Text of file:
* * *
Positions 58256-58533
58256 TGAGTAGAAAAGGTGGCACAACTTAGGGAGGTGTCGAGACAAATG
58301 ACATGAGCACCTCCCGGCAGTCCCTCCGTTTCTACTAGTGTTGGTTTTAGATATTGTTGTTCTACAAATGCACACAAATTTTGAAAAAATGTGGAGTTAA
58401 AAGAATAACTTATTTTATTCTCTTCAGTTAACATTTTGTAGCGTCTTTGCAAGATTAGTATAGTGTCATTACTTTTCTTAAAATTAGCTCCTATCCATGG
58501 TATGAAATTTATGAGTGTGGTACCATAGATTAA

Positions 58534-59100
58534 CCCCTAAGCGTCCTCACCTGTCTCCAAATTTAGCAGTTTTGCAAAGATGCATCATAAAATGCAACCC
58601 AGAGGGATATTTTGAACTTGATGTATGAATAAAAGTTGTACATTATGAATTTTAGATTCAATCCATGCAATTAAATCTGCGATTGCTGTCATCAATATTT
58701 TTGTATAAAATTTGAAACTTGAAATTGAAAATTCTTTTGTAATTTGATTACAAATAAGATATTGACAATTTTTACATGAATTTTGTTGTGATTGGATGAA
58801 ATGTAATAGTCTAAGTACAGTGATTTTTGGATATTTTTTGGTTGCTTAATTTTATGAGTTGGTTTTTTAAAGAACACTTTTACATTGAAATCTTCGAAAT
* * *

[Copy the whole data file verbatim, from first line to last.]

Positions 58256-58533
58256 TGAGTAGAAAAGGTGGCACAACTTAGGGAGGTGTCGAGACAAATG
58301 ACATGAGCACCTCCCGGCAGTCCCTCCGTTTCTACTAGTGTTGGTTTTAGATATTGTTGTTCTACAAATGCACACAAATTTTGAAAAAATGTGGAGTTAA
58401 AAGAATAACTTATTTTATTCTCTTCAGTTAACATTTTGTAGCGTCTTTGCAAGATTAGTATAGTGTCATTACTTTTCTTAAAATTAGCTCCTATCCATGG
58501 TATGAAATTTATGAGTGTGGTACCATAGATTAA

Positions 58534-59100
58534 CCCCTAAGCGTCCTCACCTGTCTCCAAATTTAGCAGTTTTGCAAAGATGCATCATAAAATGCAACCC
58601 AGAGGGATATTTTGAACTTGATGTATGAATAAAAGTTGTACATTATGAATTTTAGATTCAATCCATGCAATTAAATCTGCGATTGCTGTCATCAATATTT
58701 TTGTATAAAATTTGAAACTTGAAATTGAAAATTCTTTTGTAATTTGATTACAAATAAGATATTGACAATTTTTACATGAATTTTGTTGTGATTGGATGAA
58801 ATGTAATAGTCTAAGTACAGTGATTTTTGGATATTTTTTGGTTGCTTAATTTTATGAGTTGGTTTTTTAAAGAACACTTTTACATTGAAATCTTCGAAAT